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Ask Tuffy – Zip It Monday, August 6, 2007

Posted by Tuffy in ask tuffy, tuffy.

Dear Tuffy,

I found an old videotape in my parents’ video cabinet the other day where they had taped an episode of “Emergency!” off the television. (Apparently, my parents had a Mark Spitz obsession before I was born. This is a problem for another time.)

While watching the videotape, I saw this commercial for the Consumer Information Catalog in Pueblo, Colorado. Apparently, there was this place in the 1970s where a person could send a postcard and receive a catalog with a whole bunch of knowledge inside.

What was this place and what did they really do? What kind of information did they have?

Diving for Information in Delaware

Dear Diving,

You have uncovered one of the forgotten glories of the American experience in the second half of the twentieth century: the 81009 zip code. Located just outside Pueblo, 81009 was a magical land of brochures and men in sea blue shirts and navy blue ties happily typing away at specially constructed typewriters, pouring the world’s knowledge into those heavy paper beauties.

Alan Zip photographThe idea for the Federal Citizen Information Center came from Alan Zip, the Postmaster General of the United States Postal Service from 1961-1989. After his invention and implementation of the Zip code in 1963, postal delivery became so much easier to complete that his employees became rude and listless in their newfound free time, unlike their hard-working and polite reputation.

Mr. Zip’s talkative and curious young girl, Zelda, provided Mr. Zip’s solution to this conundrum.  As most young children are, Zelda would pepper her father with questions both inane and inspired.  After wearily tackling the thirteenth attempt to explain the transistor radio to his precocious child, it occurred to Mr. Zip that there simply must be a better way to answer people’s questions than shouting “magical pixies live inside the radio and sing to you and will die if you pester them too much!” and absconding to the den.

Unlike most fathers, his solution wasn’t to hide out at the corner bar until Zelda grew up and moved out of the house to put up with her incessant nagging which she got from her mother, the banshee. Instead, Mr. Zip sent his elite postal inspectors out to look for a home for what would eventually become the Federal Citizen Information Center. The FCIC would serve as the trusted governmental father figure for naturally inquisitive people nationwide, big and small.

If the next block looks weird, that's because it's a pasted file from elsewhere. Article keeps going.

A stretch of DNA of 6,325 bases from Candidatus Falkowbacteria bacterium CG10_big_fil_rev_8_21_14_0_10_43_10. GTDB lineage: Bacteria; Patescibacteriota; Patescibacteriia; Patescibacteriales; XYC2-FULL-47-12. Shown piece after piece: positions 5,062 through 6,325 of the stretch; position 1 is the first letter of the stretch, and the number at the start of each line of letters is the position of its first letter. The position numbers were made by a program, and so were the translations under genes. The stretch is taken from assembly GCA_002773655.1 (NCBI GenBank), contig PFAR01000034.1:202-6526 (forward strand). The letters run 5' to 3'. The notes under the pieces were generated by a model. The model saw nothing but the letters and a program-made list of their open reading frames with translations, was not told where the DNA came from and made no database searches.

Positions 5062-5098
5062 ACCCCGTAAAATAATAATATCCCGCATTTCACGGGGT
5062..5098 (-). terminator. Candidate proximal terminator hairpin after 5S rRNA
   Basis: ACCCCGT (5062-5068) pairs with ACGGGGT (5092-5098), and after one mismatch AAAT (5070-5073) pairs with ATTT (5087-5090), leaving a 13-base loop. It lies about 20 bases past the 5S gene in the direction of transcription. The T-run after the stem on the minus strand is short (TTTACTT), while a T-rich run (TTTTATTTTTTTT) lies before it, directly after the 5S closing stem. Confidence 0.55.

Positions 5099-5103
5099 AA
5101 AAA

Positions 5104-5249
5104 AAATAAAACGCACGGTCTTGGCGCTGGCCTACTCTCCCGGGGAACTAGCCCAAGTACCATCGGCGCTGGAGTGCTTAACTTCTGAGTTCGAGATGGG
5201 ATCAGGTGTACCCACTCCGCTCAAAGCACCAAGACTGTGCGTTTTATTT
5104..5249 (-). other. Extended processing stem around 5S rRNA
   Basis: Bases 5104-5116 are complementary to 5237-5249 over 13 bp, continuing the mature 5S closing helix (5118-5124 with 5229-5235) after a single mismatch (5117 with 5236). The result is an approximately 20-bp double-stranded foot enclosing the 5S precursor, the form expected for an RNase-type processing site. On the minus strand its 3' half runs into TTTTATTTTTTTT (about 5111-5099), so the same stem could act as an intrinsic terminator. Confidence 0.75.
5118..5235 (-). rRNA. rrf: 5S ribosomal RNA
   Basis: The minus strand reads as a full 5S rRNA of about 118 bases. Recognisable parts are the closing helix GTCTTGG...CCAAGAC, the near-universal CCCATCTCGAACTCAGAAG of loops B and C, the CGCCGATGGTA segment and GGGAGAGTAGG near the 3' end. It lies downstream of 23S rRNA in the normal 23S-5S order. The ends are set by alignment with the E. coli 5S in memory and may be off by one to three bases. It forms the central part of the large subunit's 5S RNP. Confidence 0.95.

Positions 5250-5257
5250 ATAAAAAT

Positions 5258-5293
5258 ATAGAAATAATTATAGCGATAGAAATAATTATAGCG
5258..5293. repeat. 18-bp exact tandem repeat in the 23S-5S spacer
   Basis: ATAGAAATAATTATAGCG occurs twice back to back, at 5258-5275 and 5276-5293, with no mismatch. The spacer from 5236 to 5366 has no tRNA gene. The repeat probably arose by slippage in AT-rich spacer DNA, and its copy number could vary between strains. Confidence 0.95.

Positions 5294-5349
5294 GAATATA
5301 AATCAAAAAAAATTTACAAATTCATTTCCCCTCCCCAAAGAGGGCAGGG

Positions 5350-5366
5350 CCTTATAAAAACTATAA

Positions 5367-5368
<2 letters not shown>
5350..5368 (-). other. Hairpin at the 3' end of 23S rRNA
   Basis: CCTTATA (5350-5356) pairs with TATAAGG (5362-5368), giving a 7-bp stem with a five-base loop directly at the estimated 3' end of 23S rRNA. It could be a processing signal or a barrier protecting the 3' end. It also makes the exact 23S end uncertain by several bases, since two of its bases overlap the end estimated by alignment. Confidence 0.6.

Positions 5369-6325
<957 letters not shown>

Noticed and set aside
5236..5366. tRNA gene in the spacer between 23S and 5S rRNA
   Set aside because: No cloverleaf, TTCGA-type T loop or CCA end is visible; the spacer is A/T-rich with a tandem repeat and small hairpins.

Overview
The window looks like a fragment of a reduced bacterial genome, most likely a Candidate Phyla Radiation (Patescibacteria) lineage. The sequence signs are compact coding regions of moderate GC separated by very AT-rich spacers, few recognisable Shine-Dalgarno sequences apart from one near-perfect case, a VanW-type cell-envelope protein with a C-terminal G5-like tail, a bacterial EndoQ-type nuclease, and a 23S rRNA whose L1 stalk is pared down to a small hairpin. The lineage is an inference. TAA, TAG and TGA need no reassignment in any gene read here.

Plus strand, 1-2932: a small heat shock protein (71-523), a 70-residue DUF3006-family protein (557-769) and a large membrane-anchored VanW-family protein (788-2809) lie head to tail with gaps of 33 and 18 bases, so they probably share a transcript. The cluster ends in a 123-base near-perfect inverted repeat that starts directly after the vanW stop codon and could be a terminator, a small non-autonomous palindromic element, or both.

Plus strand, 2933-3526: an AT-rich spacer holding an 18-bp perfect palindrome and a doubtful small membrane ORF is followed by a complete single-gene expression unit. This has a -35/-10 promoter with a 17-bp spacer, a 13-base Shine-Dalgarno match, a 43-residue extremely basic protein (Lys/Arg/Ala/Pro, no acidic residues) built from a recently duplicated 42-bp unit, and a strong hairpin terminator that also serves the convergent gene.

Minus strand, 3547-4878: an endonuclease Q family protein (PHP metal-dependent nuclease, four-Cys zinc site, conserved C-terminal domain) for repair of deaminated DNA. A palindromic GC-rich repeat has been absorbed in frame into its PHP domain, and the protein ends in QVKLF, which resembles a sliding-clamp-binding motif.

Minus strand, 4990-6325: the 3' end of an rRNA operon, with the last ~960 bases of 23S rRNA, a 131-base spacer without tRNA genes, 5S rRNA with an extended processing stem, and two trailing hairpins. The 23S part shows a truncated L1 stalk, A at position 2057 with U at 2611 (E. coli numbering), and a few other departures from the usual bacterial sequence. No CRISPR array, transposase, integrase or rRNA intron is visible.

He eventually settled on a remote location just outside the tiny town of Pueblo, Colorado, and declared it the property of the United States Postal Service by designating it with its own zip code: 81009. During the somber groundbreaking ceremony, Mr. Zip honored four postal inspectors lost in the line of duty during this search in a tragic cheesecake accident in Portage, IN.

When a question arrived in the massive 81009 mail facility, it would be sorted by the Ask-O-Tronic 2000 into one of four main categories: Factual, Predictive, Advice, and (for a brief time) Requests for Autographed Photos of Leif Garrett.

Pink Ladies?  Pink Lady? Jeffs?Questions that could be answered by a trip to the world’s best reference library (constructed mostly from bulk mail extras and “accidentally” lost packages) were delivered to the Zip Library, located on the northeast campus in 81009. There, retrained mail carriers would fashion pamphlets to answer frequently asked questions. Popular editions included “How to Buy a Home”, “101 Uses for Fruitcake”, “Where Did I Leave My Keys?” and ”Shouldn’t It Be ‘Pink Ladies and Jeff’?”

Asking about the future required a little more work. Mr. Zip gathered America’s finest minds (mostly former Nazis) to create numerous scenarios to predict future matters, such as the arrival of the personal hovercar and the winner of the 1994 World Series. After limited success over the years, these questions were reluctantly outsourced to Project Quantum Leap in 1995.

People seeking the advice of a trusted stranger were quite the surprise to Mr. Zip; he didn’t expect millions of requests for the federal government to fix their love lives. Mail carriers did their level best to help these lost souls. However, the overwhelming number of requests required a more efficient approach.

Thankfully, efficiency has always been a hallmark of the United States Postal Service. Mr. Zip handled this problem by quietly releasing two separate solutions: the Magic 8-Ball and Dear Abby. The former solution let the Type A American answer their own questions with eerie accuracy; the latter was a computer program designed to give hope to those that need to look to a higher being. (Dear Abby has subsequently been replaced by a team of robots and now cloned Stepford wives trained for the task in a secret bunker under the southwest campus.) This lowered the number of advice questions sent to 81009 by 87%.